Bushtit Male photos by Larry Jordan
This is the photo of a male Bushtit I took in my front yard on Christmas day 2008, shortly after receiving my new camera, the Nikon D90. I was on a ladder, cleaning out the first of many nest boxes that Christmas morning, when a flock of these little 4 1/2 inch birds flew into the tree. I slowly got down off the ladder, went back into the house to get the camera, and slowly climbed back up the ladder.
To my surprise, the hungry little birds paid me no mind as I snapped off several photos with my newly acquired toy. But here is the strange thing, when I stepped outside Christmas day last week, the flock of Bushtits were in the very same tree as last year! This time I got some shots of this female.
Most field guides describe this bird as a small plain or even drab gray bird with a long tail. However, one of the interesting features of the Bushtit is the stark contrast between the black-eyed male and the intense look of the yellow-eyed female. Even though this is the only difference between the sexes, their plumage varies widely depending on their location and their gregarious nature and acrobatic maneuvers make them a true pleasure to watch.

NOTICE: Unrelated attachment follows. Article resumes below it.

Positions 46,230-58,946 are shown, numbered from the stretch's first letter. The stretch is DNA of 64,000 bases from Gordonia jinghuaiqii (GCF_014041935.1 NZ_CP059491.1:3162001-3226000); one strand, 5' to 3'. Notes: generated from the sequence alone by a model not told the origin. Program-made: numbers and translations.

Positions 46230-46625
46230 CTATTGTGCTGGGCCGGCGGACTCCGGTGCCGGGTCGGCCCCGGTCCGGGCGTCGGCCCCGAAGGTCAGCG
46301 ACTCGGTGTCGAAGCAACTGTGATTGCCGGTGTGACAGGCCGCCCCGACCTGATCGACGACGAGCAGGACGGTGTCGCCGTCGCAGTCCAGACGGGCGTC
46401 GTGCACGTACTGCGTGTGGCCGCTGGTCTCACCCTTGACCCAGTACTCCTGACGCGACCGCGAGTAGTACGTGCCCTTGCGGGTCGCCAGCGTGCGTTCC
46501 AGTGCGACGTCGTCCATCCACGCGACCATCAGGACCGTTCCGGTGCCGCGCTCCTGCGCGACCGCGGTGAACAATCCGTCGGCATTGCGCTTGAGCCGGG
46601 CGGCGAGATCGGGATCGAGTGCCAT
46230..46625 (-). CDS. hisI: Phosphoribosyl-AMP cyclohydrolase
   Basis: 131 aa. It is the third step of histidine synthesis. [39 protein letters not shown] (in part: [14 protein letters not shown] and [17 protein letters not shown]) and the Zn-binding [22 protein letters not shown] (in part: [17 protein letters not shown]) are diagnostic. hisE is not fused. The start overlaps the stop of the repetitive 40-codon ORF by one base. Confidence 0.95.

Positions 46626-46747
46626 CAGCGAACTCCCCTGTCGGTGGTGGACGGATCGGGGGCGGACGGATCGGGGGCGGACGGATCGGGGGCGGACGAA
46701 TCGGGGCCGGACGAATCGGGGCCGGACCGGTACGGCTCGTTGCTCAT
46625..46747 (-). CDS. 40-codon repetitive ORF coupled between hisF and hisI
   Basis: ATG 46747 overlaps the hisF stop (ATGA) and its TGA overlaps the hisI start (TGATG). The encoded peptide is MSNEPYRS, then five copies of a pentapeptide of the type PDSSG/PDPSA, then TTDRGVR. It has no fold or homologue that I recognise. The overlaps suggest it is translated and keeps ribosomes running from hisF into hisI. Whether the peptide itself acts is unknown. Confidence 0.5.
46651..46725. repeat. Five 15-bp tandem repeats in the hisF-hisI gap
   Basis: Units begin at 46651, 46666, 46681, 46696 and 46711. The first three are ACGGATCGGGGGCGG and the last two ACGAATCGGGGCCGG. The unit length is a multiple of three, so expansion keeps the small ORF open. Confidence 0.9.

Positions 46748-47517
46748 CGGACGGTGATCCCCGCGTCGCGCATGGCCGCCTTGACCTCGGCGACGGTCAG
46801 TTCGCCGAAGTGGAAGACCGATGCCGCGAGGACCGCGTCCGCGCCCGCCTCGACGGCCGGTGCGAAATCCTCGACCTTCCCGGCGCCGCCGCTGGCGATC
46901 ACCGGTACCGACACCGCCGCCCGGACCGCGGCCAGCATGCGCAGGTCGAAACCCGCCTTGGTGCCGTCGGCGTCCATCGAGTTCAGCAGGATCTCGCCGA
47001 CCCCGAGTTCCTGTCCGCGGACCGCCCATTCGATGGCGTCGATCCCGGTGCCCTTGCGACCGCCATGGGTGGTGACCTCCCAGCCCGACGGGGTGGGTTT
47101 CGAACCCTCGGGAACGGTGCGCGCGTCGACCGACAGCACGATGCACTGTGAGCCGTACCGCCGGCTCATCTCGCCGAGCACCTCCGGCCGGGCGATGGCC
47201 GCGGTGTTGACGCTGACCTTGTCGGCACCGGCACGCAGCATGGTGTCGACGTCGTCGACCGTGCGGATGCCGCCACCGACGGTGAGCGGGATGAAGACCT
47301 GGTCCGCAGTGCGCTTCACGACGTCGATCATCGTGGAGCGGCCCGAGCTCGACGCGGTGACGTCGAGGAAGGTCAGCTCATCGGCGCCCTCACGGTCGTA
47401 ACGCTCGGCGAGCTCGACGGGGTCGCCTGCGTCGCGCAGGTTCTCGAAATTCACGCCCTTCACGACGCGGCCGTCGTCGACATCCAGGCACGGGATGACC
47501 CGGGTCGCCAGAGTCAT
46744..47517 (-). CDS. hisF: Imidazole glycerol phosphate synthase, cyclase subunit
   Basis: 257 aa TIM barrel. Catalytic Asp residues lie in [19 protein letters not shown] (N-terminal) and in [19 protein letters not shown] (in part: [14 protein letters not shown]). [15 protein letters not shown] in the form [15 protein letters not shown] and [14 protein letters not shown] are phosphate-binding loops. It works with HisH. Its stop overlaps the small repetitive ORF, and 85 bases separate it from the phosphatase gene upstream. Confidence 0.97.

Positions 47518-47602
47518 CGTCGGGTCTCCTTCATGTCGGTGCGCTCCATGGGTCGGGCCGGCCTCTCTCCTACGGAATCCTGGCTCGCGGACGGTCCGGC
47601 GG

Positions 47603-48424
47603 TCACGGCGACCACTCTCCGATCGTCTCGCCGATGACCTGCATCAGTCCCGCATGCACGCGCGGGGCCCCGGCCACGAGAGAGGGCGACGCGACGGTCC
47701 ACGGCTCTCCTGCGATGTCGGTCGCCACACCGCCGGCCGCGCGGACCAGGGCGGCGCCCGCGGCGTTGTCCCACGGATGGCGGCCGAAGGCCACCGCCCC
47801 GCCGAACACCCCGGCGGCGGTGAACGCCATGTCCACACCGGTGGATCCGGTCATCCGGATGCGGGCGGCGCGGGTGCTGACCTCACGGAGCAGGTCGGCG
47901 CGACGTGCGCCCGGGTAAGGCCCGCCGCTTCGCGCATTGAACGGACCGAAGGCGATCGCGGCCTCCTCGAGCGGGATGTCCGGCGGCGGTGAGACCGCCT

These entertaining little birds spend most of their time, hanging upside down or sideways or in most any position, gleaning insects from mostly oak trees or coyote bush in the west. Part of the fun is that they travel in flocks of usually ten to forty birds, so when foraging it looks like the tree is alive with movement.
Here she is, gleaning insects from the oak buds.
Out on the Anderson Christmas Bird Count yesterday, I began to get a bit worried that we wouldn’t see any Bushtits. My worries were unfounded though because on one of our last stops we watched as a flock of about twenty of these little balls of energy, along with some Lesser Goldfinches, engulfed a rather large oak tree, giving us a total of 69 species observed by our group. The total species count for the outing was 114. What a fun and rewarding day!